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    (Original post by 999tigger)
    Stalingrad is seen as the pivotal battle, but you could say he lost a long time before.
    Stalingrad is remembered here.
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    it could easily have gone the other way. the Germans were deeply involved in atomic research but fortunately they did not figure out how to weaponize the fission process.

    https://www.atomicheritage.org/histo...c-bomb-project

    the best atomic scientists were Jewish & for some reason did not hang around the Fatherland for long.
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    (Original post by Hatter_2)
    I disagree. From Germany's perspective it was better to act soon and not wait while the USSR was building up it's military. They had extraordinary success at first in making progress into it.
    Actually they were lucky that Soviets turned out terribly incompetent in commanding, tactics, training and suffering from low morale before the Kremlin realised they have to come back to nationalist rhetorics and ask the orthodox church for support.

    The Barbarossa plan presumed that the Red Army should be knocked out at the very beginning, and this was largely done, only nobody predicted that the Red Army will be able to rebuild itself very quickly and that Soviets have 35 000 tanks and armoured vehicles which were also quickly replaced, often with newer superior models thanks to immense production powers of Russian factories, later evacuated out of range from Luftwaffe, and simplicity of Russian designs which allowed mass scale production on low costs and with unqualified personnel. Hitler did not believe that the Soviets Union could have 10 000 tanks, and look what has happened. Wehrmach had to face 35 000 thousands, quickly replaced with never models which forced the Germans to replace their antitank weapons.

    (Original post by anarchism101)
    The Russian winter is infamous, but less well-known is the impact of the Russian spring - the Wehrmacht thought they'd made it through the winter, only to find the spring rains turned the terrain into a muddy bog. Slows movement of troops and supplies down massively - big problem when your supply lines are already overextended, compounded by the Red Army's scorched earth retreat policy and partisan targeting of supply lines.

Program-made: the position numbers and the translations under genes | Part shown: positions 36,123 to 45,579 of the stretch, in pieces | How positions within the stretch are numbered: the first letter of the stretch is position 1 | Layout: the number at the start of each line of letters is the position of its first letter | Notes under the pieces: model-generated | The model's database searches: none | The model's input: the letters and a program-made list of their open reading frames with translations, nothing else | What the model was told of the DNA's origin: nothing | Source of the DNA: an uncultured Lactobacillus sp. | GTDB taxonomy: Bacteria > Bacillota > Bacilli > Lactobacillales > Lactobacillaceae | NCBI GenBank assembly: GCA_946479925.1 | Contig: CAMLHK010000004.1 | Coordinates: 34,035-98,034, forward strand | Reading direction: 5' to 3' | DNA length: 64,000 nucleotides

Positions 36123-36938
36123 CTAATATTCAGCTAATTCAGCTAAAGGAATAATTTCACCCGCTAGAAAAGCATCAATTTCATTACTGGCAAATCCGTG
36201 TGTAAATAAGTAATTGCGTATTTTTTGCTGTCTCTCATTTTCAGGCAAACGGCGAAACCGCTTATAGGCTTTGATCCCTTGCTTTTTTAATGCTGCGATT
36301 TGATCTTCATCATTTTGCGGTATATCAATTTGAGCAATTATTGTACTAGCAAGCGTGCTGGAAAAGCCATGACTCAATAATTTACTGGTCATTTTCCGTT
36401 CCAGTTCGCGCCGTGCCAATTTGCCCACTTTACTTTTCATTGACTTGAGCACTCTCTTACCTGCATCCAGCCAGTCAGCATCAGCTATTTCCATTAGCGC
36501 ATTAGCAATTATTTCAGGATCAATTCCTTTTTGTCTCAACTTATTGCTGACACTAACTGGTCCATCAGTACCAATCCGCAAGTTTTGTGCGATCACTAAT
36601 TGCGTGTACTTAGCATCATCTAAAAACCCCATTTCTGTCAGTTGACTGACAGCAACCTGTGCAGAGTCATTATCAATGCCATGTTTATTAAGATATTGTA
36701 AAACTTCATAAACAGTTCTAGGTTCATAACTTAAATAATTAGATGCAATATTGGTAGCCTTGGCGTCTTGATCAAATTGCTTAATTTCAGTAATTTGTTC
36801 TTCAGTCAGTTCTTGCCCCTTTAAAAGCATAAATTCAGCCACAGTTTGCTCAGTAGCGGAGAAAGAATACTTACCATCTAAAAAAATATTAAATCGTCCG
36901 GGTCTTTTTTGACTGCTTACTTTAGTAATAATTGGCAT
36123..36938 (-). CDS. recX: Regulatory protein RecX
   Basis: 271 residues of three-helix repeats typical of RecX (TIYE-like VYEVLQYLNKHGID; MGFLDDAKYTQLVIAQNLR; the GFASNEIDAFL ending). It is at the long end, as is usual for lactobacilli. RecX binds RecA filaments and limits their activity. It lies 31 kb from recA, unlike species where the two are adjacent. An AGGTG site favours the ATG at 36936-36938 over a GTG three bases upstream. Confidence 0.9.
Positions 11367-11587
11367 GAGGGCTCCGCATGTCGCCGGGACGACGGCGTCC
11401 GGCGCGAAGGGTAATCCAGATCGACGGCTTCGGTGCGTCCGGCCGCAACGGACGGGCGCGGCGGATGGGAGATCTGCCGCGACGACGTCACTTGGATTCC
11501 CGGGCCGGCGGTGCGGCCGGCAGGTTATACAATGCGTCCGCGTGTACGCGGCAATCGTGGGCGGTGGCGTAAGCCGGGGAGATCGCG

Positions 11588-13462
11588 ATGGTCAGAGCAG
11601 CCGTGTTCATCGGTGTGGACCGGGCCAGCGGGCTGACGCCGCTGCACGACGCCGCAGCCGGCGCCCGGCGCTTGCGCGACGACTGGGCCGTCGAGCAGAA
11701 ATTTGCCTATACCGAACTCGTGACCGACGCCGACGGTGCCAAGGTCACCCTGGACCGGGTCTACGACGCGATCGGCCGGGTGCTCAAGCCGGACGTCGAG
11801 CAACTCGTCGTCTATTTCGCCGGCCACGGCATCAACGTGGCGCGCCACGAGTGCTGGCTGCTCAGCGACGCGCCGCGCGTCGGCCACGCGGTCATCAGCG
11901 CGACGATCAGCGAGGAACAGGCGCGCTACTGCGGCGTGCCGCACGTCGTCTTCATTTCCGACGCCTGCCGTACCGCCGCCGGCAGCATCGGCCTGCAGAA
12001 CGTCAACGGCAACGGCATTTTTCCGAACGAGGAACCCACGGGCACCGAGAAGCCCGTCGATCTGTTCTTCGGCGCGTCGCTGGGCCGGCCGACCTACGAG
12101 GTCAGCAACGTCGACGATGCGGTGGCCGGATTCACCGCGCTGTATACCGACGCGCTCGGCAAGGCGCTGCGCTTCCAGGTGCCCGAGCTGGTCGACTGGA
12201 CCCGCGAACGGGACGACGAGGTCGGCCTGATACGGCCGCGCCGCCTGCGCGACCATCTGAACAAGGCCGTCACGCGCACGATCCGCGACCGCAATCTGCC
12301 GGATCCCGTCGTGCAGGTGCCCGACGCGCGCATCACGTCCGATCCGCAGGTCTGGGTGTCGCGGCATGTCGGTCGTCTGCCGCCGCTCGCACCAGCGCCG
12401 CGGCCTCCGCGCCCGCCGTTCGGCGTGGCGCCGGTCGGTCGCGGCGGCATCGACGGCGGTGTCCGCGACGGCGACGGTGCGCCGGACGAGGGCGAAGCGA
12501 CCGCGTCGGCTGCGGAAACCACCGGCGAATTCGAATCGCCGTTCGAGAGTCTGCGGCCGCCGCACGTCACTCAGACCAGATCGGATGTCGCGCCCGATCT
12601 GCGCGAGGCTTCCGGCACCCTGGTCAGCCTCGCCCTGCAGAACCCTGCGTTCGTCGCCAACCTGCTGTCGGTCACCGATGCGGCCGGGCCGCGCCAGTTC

Not to mention that only Soviet tanks were prepared to be mobile on muddy surface. High speed, lower load on surface, lower fuel consumption, simplicity of design and better supply of spare parts and fuel, made the Soviet forces overall more mobile.


    (Original post by the bear)
    it could easily have gone the other way. the Germans were deeply involved in atomic research but fortunately they did not figure out how to weaponize the fission process.

    https://www.atomicheritage.org/histo...c-bomb-project

    the best atomic scientists were Jewish & for some reason did not hang around the Fatherland for long.
    Till the end of the war Germany had no reliable strategic bomber to carry an atomic bomb, not to mention that such bomber would stand next to none chance to get to it's target before being shot down. I even doubt if B-29 could pass hordes of Soviet interceptor fighters. A couple of years after WWII, the Soviets were certain that not a single Tu-4 could survive a flight to America.
 
 
 
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